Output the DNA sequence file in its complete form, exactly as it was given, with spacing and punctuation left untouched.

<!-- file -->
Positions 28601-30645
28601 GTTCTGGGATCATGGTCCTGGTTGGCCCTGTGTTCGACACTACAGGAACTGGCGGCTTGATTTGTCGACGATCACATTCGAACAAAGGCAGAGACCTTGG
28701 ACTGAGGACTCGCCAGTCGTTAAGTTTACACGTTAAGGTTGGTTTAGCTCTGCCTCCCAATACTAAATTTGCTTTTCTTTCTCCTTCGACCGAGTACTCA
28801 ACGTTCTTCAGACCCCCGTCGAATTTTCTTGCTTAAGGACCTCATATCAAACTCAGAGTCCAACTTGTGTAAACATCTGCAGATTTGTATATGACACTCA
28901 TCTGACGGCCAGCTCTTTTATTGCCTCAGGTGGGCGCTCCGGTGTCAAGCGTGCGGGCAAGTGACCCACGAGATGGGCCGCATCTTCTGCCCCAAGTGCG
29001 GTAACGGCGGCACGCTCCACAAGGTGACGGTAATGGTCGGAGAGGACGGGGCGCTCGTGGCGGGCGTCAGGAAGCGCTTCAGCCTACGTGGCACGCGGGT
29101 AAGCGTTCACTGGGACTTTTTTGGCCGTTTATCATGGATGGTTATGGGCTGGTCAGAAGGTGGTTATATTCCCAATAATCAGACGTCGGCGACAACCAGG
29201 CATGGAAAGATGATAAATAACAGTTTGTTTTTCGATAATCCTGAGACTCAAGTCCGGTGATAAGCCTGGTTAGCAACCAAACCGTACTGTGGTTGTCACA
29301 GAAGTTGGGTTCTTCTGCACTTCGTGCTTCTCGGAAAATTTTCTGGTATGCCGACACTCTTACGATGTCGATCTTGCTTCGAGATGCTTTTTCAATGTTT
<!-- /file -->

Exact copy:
Positions 28601-30645
28601 GTTCTGGGATCATGGTCCTGGTTGGCCCTGTGTTCGACACTACAGGAACTGGCGGCTTGATTTGTCGACGATCACATTCGAACAAAGGCAGAGACCTTGG
28701 ACTGAGGACTCGCCAGTCGTTAAGTTTACACGTTAAGGTTGGTTTAGCTCTGCCTCCCAATACTAAATTTGCTTTTCTTTCTCCTTCGACCGAGTACTCA
28801 ACGTTCTTCAGACCCCCGTCGAATTTTCTTGCTTAAGGACCTCATATCAAACTCAGAGTCCAACTTGTGTAAACATCTGCAGATTTGTATATGACACTCA
28901 TCTGACGGCCAGCTCTTTTATTGCCTCAGGTGGGCGCTCCGGTGTCAAGCGTGCGGGCAAGTGACCCACGAGATGGGCCGCATCTTCTGCCCCAAGTGCG
29001 GTAACGGCGGCACGCTCCACAAGGTGACGGTAATGGTCGGAGAGGACGGGGCGCTCGTGGCGGGCGTCAGGAAGCGCTTCAGCCTACGTGGCACGCGGGT
29101 AAGCGTTCACTGGGACTTTTTTGGCCGTTTATCATGGATGGTTATGGGCTGGTCAGAAGGTGGTTATATTCCCAATAATCAGACGTCGGCGACAACCAGG
29201 CATGGAAAGATGATAAATAACAGTTTGTTTTTCGATAATCCTGAGACTCAAGTCCGGTGATAAGCCTGGTTAGCAACCAAACCGTACTGTGGTTGTCACA
29301 GAAGTTGGGTTCTTCTGCACTTCGTGCTTCTCGGAAAATTTTCTGGTATGCCGACACTCTTACGATGTCGATCTTGCTTCGAGATGCTTTTTCAATGTTT